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Is Dairy Getting in the Whey of Your Success?

As I am closing out a super hectic week of work and school at the end of my second module in my final class for my Masters, I can't help but find the irony in not being able to finish Part III of my series on the 3 S's, which will be an in depth look into sleep. As you see, my sleep has unfortunately been somewhat erratic myself these last couple of days.

However, I want to be very clear on this, sleep is still incredibly important and essential to your health; however, in real life, there are times where something important comes up and you just have to make due with what you can. If you are short on one of the 3 S's, sleep in this case, make sure that you try to manage the stress and keep the sugar at bay, so you don't throw yourself off the rails.

But let's get into the topic at hand. In my capacity at Calton Nutrition, not only do I do work as a researcher and writer, but I also assist as a coach during their new Micronutrient Miracle VIP Inner Circle. If you are looking for access to some incredible minds that will help coach you through a 6-week health journey, I CANNOT recommend signing up for it enough!

That being said, a common question that keeps popping up is “what do I do if I have an issue with dairy?”

Now, I have talked about this before and if you really want an in depth look at the history of dairy, be sure to check out my 4-part series on Calton Nutrition, titled “A Brief History of Agriculture.”

However, when it comes to dairy, there are 4 main components that we are talking about. There are the proteins, e.g. whey and casein, the sugar, e.g. lactose, and the milk fat. When most people talk about having allergies or intolerances to milk, they are generally talking about the lactose and/or casein.

But let's start with the problems with lactose.

As I referenced in Part I of the 3 S's, lactose intolerance is a bit of a misnomer, as it is the historically “normal” thing. Today, ~75% of the world population cannot properly digest lactose [1]! However, with the advent of agriculture and the domestication of animals, particularly in Europe, a new trait became preferred for “lactase persistence,” whereby individuals still expressed the gene for the creation of the enzyme, lactase, which is essential for the proper metabolism of lactose sugar, even after weaning from their mother [2].

Common symptoms of lactose intolerance generally present as gastrointestinal issues including abdominal pain, bloating, diarrhea, flatulence and nausea [3]. While there is no official standard “threshold” for lactose as it is highly individual, people with lactose intolerance can generally consume upwards of 12g safely in a single serving, with particularly sensitive individuals experiencing issues with as little as 6g/serving [4].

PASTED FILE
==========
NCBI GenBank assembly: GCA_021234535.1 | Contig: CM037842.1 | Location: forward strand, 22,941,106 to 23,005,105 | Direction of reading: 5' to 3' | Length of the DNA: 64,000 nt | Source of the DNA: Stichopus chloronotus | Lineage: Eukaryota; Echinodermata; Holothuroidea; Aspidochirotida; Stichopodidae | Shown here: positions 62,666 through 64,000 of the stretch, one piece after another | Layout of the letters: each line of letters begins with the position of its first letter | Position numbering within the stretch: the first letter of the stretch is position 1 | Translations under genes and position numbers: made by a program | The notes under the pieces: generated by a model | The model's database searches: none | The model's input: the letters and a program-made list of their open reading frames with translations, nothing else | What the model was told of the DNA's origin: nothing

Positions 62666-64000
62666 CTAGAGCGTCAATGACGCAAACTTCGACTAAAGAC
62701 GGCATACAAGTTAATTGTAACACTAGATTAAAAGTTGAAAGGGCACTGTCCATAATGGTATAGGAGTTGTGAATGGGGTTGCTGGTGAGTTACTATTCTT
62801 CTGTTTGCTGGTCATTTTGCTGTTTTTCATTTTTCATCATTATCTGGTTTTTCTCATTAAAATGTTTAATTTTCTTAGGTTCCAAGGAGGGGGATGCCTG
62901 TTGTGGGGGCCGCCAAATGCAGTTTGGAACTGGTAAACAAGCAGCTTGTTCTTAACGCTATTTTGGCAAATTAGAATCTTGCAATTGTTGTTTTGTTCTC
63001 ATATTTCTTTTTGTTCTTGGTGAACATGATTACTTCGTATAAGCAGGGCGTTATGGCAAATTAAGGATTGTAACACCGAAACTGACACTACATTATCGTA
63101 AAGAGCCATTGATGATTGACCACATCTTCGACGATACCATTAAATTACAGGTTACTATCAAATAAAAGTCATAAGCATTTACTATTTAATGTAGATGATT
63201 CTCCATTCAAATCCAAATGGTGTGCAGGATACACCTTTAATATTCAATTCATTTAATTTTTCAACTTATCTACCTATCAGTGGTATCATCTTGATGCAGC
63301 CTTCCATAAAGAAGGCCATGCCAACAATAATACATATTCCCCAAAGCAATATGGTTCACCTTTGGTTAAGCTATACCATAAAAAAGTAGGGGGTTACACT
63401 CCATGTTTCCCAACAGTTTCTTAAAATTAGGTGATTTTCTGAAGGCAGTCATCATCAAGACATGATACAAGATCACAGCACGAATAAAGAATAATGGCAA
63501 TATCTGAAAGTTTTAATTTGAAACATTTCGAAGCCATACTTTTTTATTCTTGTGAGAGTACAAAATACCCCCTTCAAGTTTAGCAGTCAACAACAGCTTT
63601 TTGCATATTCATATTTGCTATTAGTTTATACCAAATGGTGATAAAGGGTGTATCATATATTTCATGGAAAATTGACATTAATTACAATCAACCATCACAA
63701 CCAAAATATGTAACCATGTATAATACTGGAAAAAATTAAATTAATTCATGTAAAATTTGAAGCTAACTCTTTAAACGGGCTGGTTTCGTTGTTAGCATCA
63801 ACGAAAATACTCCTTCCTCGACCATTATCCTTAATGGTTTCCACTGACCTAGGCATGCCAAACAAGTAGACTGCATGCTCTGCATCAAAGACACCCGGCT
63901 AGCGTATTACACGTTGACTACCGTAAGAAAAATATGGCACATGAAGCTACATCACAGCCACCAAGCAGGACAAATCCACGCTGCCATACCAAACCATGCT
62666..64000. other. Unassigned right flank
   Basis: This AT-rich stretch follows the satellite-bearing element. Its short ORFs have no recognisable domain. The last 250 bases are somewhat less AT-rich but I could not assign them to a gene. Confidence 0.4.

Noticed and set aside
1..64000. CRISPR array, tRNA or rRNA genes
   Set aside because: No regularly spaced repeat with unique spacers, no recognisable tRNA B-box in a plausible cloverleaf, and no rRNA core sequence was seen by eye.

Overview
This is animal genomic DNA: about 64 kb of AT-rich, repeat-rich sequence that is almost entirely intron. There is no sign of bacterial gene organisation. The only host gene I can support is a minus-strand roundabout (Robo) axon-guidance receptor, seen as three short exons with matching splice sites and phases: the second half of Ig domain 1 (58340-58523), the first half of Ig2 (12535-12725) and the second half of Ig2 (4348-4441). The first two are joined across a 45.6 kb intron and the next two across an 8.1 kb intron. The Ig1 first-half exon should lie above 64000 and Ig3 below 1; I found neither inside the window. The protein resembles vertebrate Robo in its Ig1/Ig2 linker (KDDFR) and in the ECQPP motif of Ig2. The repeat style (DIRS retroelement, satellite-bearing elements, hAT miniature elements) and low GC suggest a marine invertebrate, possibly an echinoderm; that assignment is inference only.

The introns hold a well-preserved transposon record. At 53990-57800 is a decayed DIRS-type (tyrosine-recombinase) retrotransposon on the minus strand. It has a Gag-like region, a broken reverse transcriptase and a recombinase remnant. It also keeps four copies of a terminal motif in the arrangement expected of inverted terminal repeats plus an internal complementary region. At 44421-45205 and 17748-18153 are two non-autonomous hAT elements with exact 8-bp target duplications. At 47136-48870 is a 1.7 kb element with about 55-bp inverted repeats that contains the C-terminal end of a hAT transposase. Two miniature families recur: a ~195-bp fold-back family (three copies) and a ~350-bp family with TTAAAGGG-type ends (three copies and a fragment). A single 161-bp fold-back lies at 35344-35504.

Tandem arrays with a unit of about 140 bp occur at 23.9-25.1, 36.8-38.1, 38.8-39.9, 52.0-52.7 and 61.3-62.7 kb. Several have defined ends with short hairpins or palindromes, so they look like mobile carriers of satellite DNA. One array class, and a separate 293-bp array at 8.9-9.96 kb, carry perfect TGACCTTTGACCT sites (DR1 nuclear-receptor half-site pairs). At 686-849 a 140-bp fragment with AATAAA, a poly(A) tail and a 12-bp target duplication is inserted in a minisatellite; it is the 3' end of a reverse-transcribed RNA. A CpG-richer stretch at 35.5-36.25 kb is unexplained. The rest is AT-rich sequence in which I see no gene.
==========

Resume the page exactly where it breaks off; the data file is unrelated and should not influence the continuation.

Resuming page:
As the lactase enzyme is deficient, people suffering from lactose intolerance are unable to digest the lactose sugar and it becomes fermented in the large intestine by the gut microflora, which leads to the production of gas [5]. Unfortunately, beyond outright deficiency, other causes of intolerance to lactose include small intestinal bacterial overgrowth and leaky gut [6, 7].

While most forms of dairy should be avoided in those with lactose intolerance, many can include some heavy cream, butter and hard cheeses, particularly Gouda, as they are virtually free of lactose [8]. Fermented dairy, such as traditional yogurt and kefir, is not only generally tolerated, but may actually assist in eliminating symptoms insomuch as the bacteria can predigest most of the lactose [9, 10]. Additionally, some quality whey proteins, such as IN.POWER Protein, also contain minimal lactose (1.07g/serving) and should not induce gastrointestinal symptoms.

However, individuals who are particularly sensitive might do well to also switch the butter to cultured butter, as it is fermented, or clarified butter, i.e. ghee, as all of the lactose has been removed.

On the other hand, there are allergies or intolerances to the milk proteins, with an affection rate of roughly 0.25-4.9% of children [11]. Now, as mentioned before, there are two primary classes of proteins in milk, casein and whey, and while some fractions of whey are potentially problematic, casein is typically more allergenic [12].

While lactose intolerance exhibits only gastrointestinal symptoms, milk protein intolerance has much wider variability in its presentation. Among the potential issues are the common allergic responses including respiratory problems, skin issues, gastrointestinal issues and potentially even anaphylaxis [12].

Interestingly, while they have different mechanisms, similar to lactose intolerance, the protein allergy is also associated with disturbances in the gut microbiome [13]. As such, consumption of fermented foods and probiotic supplementation has shown benefit in eliminating allergic reactions to milk proteins [14].